Voting points

Voting points are intended to give you a voice in decisions over priorities in the development of MediaArea tools. Each person with voting points get points that they can assign to a task. After a task has been completed, voting points given towards a task are applied. For example, if a person has 10 points and assigns 2 points to a task, then those points are used only when the task is complete and a person has 8 points remaining. MediaArea will then check which task has the better ratio between points and the cost of a task, and select the next task to work on.

You can see the features list here.

How useful is a single membership (without voting points)?

At the moment, a single membership is mostly a way to show your support and improve MediaArea tools. We are adding step by step new features for members, for example we support more than 2 files in MediaCompare.

Where does the money go?

MediaArea is an open source organization and works in the open as much as possible. Because of this, we also want to be as transparent as possible with our budget so you can better understand where your money goes. Below is an average estimated annual budget for maintaining and expanding tools we are working on (excluding specific projects):

StaffFR 170 k€/year (3 full-time), US 40 k€/year (partial time)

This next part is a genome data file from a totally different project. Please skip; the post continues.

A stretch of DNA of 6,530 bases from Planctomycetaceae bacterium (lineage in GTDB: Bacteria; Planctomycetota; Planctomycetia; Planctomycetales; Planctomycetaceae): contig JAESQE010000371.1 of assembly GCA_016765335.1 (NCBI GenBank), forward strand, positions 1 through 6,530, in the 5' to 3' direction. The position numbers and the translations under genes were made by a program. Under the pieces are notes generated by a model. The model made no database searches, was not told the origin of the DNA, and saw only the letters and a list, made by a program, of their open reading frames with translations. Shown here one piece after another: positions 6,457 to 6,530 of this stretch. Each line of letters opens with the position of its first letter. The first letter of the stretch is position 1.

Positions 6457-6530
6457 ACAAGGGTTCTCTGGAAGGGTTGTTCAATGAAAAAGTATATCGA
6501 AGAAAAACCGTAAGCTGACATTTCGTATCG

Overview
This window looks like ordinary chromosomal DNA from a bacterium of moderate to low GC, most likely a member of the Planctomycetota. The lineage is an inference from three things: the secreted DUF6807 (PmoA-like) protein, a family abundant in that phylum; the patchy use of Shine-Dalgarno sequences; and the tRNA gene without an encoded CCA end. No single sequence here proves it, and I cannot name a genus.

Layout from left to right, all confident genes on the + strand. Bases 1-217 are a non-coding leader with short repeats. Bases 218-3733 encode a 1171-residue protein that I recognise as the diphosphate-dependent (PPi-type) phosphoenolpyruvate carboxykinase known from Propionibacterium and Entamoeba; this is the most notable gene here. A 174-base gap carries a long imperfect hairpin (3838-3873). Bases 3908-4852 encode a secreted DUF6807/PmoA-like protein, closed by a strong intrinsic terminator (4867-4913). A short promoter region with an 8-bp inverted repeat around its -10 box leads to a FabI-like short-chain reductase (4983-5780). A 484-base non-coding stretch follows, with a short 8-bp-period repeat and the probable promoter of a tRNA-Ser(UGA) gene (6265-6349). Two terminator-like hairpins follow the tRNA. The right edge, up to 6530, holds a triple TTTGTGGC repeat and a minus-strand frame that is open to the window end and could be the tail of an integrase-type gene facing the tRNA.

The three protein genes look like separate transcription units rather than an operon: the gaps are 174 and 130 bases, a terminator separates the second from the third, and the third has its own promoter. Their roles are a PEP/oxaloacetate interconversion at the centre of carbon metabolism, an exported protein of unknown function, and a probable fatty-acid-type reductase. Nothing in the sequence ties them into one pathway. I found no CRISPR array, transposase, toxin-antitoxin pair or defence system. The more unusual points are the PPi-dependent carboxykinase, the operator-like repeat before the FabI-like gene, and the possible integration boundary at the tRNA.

Hardware/Hosting (including test files backup)15 k€/year
Travel/Meetings10 k€/year
Legal/Administrative10 k€/year
Bank fees5 k€/year

Total250 k€/year

About MediaArea

MediaArea.net SARL (equivalent to LLC) is a French based company founded in 2007 (official source) and selling professional services for 10 years, held at 100% by Jérôme Martinez and with a shareholders’ equity of 125 000 € (public source, and you can order official detailed annual reports from the official source for 6 €).

Severity levels

Critical: production server is blocked and no workaround is immediately available. Substantial portion of critical data is at a significant risk of loss or corruption. Business operations are severely disrupted. Example: a new incoming file makes the server crashing.
Major: operations can continue in a restricted mode, although productivity is adversely affected. A temporary workaround is available. Example: a format feature is expected to be detected but is not, a file is considered not compliant but is actually compliant
Minor: non-critical loss of functionality. Example: text typo